Monday, July 14, 2008

More Softball, I'm Afraid (That Is, I Was, But Not Now)

Got to talk this out. Sorry.

Sometimes, you’re a hero. Sometimes, you’re a bum. And sometimes, you realize you’ve come full circle and the decision you made a while back was the right one.

(Softball talk coming up. Feel free to come back in a day or two when I’ll have something else.)

Last time I wrote about softball, I was a happy guy. I contributed to a win. I got a hit and scored the winning run. Nice. For a guy who truly wasn’t expecting to ever play another softball game, it was a serious rush.

(I’ve given my softball story too many times already, so if you don’t know what I’m talking about, I apologize, but I’m not going to bore everybody with it again. The quick recap is in the story linked above.)

In that nice game, I wore jeans. I've done that all year. This is because last year I threw away my softball pants, gave away my glove, and seriously was not planning on playing, ever again. So, when I slid into home and ripped up my knee, it was those jeans that got ripped up.

Jack Atton, my manager, begged me to get some softball pants. Well, "begged" isn't the right word, but it's close. Anyway, having that game to put in my back pocket, I needed to get a new back pocket. Saturday, I shopped for softball pants. I figured as long as I was going to play, I may as well do it right, so I also bought a new pair of batting gloves.

Yesterday was the first time back on the field since that nice game. It felt good to be in a real, complete uniform.

The day started well, but ended with me feeling that last year's decision to retire was pretty much spot on. I’m not saying that I have nothing more to contribute to this team, but yesterday has given me a pretty good clue as to how limited my contributions may end up being.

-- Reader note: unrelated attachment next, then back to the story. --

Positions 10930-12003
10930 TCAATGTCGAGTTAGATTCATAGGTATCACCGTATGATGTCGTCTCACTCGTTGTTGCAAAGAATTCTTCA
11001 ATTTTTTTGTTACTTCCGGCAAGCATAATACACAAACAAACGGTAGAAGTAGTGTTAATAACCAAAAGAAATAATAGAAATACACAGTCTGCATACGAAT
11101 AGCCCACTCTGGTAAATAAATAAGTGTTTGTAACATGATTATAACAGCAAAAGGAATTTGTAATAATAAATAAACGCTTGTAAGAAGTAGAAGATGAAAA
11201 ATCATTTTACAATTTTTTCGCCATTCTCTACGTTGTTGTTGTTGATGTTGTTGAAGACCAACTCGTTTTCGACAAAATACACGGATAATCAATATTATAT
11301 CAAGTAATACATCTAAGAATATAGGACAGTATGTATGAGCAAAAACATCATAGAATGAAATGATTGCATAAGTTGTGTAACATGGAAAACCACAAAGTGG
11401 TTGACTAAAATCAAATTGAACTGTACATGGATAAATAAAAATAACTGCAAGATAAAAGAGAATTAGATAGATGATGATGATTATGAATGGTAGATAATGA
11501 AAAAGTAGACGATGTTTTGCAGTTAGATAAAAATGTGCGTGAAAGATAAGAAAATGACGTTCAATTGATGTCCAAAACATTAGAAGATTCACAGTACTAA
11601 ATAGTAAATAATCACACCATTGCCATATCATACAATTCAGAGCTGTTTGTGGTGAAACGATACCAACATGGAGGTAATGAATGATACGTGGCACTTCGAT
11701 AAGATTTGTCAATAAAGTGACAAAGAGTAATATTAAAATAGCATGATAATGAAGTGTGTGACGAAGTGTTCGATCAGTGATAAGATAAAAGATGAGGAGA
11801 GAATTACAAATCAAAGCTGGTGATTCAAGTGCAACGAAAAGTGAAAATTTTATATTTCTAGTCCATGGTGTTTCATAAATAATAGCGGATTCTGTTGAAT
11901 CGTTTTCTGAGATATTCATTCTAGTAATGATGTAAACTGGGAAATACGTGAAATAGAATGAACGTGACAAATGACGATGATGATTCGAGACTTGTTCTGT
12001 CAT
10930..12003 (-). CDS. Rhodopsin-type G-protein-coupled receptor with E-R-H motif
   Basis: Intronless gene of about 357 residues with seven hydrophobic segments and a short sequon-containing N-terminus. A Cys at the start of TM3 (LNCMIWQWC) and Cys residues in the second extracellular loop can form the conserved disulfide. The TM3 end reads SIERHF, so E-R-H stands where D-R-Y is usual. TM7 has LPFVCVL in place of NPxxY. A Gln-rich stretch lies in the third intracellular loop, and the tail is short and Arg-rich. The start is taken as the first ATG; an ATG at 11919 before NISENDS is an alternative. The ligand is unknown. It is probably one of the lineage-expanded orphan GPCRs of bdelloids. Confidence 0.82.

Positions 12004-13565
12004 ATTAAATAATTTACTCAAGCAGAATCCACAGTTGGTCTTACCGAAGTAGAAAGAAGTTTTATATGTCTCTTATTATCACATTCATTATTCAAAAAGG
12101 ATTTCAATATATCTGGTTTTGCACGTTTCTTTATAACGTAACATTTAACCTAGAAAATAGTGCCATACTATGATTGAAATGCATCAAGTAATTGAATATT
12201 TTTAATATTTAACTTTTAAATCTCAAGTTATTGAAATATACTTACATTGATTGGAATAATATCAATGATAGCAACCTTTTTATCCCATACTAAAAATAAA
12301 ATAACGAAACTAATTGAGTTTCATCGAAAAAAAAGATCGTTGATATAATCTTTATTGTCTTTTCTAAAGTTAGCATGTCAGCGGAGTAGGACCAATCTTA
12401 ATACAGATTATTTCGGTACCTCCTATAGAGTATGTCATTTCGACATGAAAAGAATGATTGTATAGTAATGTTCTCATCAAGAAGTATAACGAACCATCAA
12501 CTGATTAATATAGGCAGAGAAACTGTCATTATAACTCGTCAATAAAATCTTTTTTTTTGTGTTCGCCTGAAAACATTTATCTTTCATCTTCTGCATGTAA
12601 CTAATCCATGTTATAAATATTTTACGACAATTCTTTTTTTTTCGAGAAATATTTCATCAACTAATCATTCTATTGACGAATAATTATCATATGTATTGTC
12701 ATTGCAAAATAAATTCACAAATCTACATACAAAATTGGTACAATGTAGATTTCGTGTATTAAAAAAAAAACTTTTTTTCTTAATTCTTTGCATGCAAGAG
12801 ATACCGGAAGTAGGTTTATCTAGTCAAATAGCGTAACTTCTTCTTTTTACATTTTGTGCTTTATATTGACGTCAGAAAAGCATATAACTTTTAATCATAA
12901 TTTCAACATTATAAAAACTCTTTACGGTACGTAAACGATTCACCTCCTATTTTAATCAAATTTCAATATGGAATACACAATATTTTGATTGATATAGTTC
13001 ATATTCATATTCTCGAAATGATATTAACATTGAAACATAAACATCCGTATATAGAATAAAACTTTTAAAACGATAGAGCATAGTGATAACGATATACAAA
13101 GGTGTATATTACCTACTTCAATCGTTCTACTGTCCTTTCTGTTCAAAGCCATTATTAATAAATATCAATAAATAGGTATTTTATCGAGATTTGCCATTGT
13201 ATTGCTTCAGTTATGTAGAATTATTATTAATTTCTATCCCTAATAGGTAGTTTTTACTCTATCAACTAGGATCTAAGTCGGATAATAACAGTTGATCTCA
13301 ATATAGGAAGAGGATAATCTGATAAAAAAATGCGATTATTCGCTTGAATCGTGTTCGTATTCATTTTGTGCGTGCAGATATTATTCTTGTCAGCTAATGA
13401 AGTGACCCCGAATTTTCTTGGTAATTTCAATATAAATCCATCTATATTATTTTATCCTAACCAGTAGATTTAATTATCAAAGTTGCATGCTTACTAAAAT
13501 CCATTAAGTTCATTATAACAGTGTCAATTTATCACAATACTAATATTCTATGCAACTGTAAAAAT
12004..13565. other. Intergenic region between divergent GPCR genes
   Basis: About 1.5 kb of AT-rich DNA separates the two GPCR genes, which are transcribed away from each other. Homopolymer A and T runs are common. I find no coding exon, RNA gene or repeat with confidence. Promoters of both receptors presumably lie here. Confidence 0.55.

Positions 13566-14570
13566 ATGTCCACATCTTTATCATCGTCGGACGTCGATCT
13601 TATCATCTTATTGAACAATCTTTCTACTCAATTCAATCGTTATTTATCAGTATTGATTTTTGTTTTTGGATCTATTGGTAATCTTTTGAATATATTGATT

The thing is, this team has a fair chance to win our league. It would be an upset, but it isn’t out of the question. We easily have the best pitching out of all 10 teams. Our hitting is better than most, although we still have a bit too much lack of discipline. Our fielding? Not great. It’s getting better, though, and we only need to field adequately enough to stay within reach of the other team. If we can do that, we’ll win more than we’ll lose.

I’m a catcher and a first baseman. For many years, I was basically the only catcher on the team. That’s not the case now. We have two guys better than me, both defensively and as hitters. First base? I don’t know. I might still be the best defensive first baseman we have, but that’s debatable. As a hitter, most anyone we put there will outhit me. And that’s the crux of this whole thing.

My job, as a leadoff man, is to get on base. I don’t need power, and I’m not there to drive in runs – although, if the situation calls for it, I’m supposed to. I first look for wildness on the pitcher’s part, and if I can draw a walk, my job is done. Then it’s up to the guys behind me to drive me in. If the pitcher has his control, then I have to hit, instead.